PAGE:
I’ve always been fascinated by the mental part of “the game.”
- Wrestling in High School, there was one guy I just couldn’t beat, because he knew he could beat me, and I wasn’t sure I could beat him. I know now, and my coach knew then, that I could’ve beaten him. But I didn’t. I let him get into my head.
- I am regularly amazed at how well I play the fiddle when I’m playing at home alone and relaxed. But when I’m kicking off a set, with my musician friends all listening, invariably I seem to tighten up and screw up.
- At the end of a golf match, to win the nine holes, and the 18, how could I have missed that straight, uphill four foot putt, which on the practice green, I can make 9 times out of 10?
And yet in the realm of mental “perseverance,” I have done pretty well – getting myself thru a number of periods of adversity and very tough programs in my life, while part of me was screaming “Throw in the towel! This is more than I can or want to handle!” But perseverance is one aspect of mental performance – hanging in there, struggling, doing one’s best under really adverse conditions. But that is different from peak performance – performing at one’s best under any circumstances, but especially under pressure. That’s what I’m exploring and what this post is about. Perseverance is related, but different.
I have learned that we perform at our best under pressure when we are confident, relaxed, have prepared ourselves well physically and mentally, and completely believe in ourselves. Traditionally, people have prepared for peak performance by training hard and repeatedly at the event they are preparing for, with a coach giving feedback on technique. But the art of “mental performance” has come a long way in the last couple of decades, and sports psychologists have developed effective programs and techniques to augment good physical technique training with mental performance training. Top performers are routinely training separately and specifically to build their confidence, focus, equanimity and relaxation under pressure.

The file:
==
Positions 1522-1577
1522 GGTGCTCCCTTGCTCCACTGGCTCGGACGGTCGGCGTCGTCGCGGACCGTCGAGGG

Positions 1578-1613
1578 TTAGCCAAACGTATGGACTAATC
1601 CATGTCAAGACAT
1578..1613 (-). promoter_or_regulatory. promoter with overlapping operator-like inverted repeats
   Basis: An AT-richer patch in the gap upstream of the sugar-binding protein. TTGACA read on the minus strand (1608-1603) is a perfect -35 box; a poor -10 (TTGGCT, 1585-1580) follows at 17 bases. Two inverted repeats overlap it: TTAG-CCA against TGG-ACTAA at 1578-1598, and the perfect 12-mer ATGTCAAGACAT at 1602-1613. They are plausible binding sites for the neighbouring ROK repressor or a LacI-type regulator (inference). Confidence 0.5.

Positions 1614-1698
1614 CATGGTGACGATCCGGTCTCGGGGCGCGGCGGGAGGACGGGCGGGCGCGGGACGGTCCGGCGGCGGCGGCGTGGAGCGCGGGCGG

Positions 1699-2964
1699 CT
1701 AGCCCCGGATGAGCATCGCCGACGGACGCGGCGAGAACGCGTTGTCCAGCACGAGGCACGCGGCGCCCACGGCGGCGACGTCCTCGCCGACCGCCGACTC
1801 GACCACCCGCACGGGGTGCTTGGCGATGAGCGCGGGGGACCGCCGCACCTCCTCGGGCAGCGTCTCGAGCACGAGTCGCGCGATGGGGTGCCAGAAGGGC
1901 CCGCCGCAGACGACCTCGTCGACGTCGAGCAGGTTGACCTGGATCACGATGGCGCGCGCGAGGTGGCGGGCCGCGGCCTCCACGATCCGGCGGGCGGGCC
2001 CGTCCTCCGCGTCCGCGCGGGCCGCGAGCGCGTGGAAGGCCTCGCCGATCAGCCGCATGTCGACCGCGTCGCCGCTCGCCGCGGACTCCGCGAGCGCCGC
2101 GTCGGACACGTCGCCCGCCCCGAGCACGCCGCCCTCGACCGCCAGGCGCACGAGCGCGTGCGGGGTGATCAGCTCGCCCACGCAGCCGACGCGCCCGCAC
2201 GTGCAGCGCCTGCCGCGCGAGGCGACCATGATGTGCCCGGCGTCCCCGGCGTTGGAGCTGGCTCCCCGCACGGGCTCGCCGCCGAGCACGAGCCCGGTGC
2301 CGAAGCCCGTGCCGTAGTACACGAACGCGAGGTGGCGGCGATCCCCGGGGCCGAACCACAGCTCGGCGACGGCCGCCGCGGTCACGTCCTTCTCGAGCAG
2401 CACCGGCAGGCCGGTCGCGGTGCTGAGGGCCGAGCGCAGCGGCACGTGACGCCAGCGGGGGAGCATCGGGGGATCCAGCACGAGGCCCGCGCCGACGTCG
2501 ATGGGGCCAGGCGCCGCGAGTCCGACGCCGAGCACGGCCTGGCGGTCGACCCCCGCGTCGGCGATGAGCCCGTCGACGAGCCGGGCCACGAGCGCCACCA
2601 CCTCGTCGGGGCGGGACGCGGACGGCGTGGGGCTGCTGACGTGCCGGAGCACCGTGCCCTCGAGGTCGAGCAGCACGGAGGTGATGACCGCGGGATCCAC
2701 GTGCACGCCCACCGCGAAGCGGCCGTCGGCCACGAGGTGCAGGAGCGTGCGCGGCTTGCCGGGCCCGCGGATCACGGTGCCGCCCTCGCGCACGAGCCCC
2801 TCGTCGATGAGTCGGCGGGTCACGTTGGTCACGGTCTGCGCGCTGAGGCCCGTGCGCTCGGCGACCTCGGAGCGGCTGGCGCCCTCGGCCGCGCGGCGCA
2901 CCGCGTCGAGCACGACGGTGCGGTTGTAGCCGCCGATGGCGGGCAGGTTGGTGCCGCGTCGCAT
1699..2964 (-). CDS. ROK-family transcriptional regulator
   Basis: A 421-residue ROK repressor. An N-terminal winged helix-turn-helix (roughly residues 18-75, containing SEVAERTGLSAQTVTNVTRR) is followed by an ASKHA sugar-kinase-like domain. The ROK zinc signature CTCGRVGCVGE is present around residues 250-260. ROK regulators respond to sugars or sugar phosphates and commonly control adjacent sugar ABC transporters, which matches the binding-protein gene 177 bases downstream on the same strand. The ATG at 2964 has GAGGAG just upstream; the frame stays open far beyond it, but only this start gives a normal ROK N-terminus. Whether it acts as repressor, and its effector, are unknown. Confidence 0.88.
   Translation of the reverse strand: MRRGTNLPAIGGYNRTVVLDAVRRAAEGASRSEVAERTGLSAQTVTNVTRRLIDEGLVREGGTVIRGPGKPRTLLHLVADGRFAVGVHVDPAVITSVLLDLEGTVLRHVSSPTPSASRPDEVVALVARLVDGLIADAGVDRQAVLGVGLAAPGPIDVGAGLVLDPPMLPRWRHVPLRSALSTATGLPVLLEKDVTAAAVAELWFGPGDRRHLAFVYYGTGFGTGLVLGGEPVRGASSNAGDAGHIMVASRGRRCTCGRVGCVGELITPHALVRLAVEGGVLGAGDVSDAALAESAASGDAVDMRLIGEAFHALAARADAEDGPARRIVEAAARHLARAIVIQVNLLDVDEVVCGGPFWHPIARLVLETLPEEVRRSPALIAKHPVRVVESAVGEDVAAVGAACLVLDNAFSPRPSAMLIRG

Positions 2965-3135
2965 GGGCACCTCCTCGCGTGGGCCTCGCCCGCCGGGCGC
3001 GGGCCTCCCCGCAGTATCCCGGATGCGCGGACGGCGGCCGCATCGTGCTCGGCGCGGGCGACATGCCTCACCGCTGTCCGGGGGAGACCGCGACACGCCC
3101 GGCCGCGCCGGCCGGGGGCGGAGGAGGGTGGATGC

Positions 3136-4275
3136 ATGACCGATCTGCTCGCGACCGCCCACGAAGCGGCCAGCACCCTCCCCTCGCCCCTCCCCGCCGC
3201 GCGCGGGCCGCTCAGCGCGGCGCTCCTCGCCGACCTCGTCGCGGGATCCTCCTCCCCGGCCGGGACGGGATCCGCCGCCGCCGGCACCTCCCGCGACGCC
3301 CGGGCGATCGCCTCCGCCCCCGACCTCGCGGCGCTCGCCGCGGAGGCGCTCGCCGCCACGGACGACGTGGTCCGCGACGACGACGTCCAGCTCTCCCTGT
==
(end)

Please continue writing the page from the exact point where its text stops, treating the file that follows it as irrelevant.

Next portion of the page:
The right mental preparation to optimize performance is arguably the most important preparation we can do. And often, it gets the least attention.
I am now engaged in an effort to explore new and different, ways to develop, exercise, and train the mind to perform at its best in the Naval Special Warfare community (SEALs and Special Boats.) Obviously, this group’s efforts are primarily focused on improving effectiveness in high stress environments such as combat, but there’s much more to mental performance than that. It has been exciting for me to find a other individuals inside and outside the military who on their own, or within their organizations are similarly engaged. This blog post is an effort to organize and summarize some of what I’ve learned (so far) about mental performance.